Mariahuset’s festive cake with dates, walnuts and teff

Sponge cake with teff, dates and walnuts, topped with whipped cream

The last weeks and months I have explored how the ancient Ethiopian grain teff works in cakes. Teff flour is highly nutritious, with a high content of fiber, proteins and minerals, it is the staple food of Ethiopians, and most importantly here, teff is naturally glutenfree.

In my book “Free cakes. The art of baking super-yummy cakes without milk/wheat/egg/sugar” (so far only available in Norwegian), I deliberately only used ingredients that were easily available in (Norwegian) food stores and that also have alternative uses in the kitchen. Thus all the gluten free cakes in my book are made using maize starch, potato starch, chickpea flour or various nut flours.

Teff is now gaining popularity also outside of Ethiopia and can be bought online from several sources. Here I have tested how teff works in one of my favorites from “Free cakes”, Mariahuset’s festive cake.

Mariahuset is an ecumenic community in Oslo, where people with and without disabilities live together. Celebrations are part of community life, and at such occasions a sponge cake with dates and walnuts is always served. The nutty flavor and dark shade of toasted teff pairs nicely with the dates and walnuts.

The recipe is for a small spring pan, 18 cm in diameter. If you use a spring pan of 24 cm in diameter you will need to double the amounts (if you do not have teff, see comment at the end of the post):

70 g white teff flour

200 g pitted dates

40 g walnuts without shells

2 eggs

1/8 tea spoon salt

100 g sugar


3 dl heavy whipping cream (35-40 % fat) (eventually dairy free)

1-2 tea spoons of sugar

Heat the oven till 180 gC. Place the teff flour in a heat proof pan and toast it in the oven at 180 gC for 15 minutes. After 10 minutes, take the pan out of the oven, and use a spoon to stir the flour so it is evenly toasted. Put the pan back into the oven for another 5 minutes of toasting.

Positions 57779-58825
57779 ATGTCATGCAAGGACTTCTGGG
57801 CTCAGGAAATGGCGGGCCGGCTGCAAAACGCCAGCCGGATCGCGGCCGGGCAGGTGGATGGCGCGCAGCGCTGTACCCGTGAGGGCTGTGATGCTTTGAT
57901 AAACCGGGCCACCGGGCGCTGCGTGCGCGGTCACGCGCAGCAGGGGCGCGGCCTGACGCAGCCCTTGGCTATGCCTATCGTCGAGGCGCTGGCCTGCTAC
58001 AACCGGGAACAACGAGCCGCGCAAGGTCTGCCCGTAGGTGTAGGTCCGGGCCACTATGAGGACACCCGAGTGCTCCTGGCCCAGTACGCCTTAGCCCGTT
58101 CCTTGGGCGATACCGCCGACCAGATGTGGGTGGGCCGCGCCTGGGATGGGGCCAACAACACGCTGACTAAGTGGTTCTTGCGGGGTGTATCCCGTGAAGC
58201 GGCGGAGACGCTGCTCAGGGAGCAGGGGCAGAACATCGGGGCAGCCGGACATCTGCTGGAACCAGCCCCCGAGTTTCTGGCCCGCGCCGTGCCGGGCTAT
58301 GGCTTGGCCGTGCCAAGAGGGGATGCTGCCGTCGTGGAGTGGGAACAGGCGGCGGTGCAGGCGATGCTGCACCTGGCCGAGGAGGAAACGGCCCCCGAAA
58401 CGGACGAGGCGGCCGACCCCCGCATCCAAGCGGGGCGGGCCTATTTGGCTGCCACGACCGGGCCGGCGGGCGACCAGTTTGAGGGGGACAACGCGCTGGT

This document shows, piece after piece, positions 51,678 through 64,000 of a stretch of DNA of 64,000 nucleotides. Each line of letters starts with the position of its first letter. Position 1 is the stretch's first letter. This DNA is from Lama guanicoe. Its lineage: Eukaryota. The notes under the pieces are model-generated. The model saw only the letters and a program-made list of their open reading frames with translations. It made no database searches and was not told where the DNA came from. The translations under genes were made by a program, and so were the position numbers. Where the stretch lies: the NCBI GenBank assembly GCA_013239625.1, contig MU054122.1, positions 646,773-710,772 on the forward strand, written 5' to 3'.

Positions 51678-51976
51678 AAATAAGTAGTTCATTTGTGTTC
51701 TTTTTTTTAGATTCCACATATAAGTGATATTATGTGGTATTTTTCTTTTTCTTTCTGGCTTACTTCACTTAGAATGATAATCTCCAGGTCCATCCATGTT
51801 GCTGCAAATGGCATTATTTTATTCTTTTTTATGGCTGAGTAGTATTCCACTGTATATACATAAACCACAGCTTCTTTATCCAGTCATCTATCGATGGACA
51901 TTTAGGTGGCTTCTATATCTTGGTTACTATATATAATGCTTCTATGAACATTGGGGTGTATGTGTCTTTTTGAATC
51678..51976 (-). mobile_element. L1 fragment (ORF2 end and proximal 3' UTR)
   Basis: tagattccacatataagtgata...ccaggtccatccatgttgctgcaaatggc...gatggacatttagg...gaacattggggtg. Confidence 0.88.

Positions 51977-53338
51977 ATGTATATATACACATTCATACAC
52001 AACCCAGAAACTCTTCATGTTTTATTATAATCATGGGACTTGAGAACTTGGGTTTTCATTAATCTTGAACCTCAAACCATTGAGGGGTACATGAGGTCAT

Line the bottom of the spring pan with a circular sheet of baking paper. Distribute the pitted dates and the walnuts in the bottom of the pan.

Whip the eggs, salt and the sugar in a steel or glass bowl by using a handheld electric mixer until the eggs are airy and the mixture flows slowly from the whips. Sift the toasted teff flour over the egg mixture and use a spatula to fold in the toasted flour. Do not mix more than necessary to avoid loosing any air from the egg mixture.

Pour the egg mixture with teff on top of the dates and the walnuts, and smooth out the surface with the spatula.

Bake the cake for 30 minutes at 180 gC, and leave on the bench to cool.  Carefully release the cake from the sides of the spring pan by passing a knife between the walls of the spring form and the cake. Remove the walls of the spring pan.

Place a sufficiently wide cake plate atop of the cake, and with your two hands, keep the cake between the top cake plate and the bottom of the spring pan and turn the cake upside down onto the cake plate. Remove the bottom of the spring pan as well as the baking paper.

Serve the cake as is, or topped with a solid dollup of whipped cream:

Place the ice cold whipping cream in a steel or glass bowl. Add the sugar, and whip the cream using a hand held whisk (no electricity needed here) until soft peaks forms. It will take 4-5 minutes if everything is cold.

This cake is gluten free. If it is topped with milk free whipped cream it is also dairy free. If you do not have teff available, you can use 45 g maize starch and 30 g potato starch in the place of the teff flour, and skip the toasting step of the flour. Toasting is only relevant for the more complex teff flour.

Blog post by Anne Spurkland, posted 24th  January, 2019

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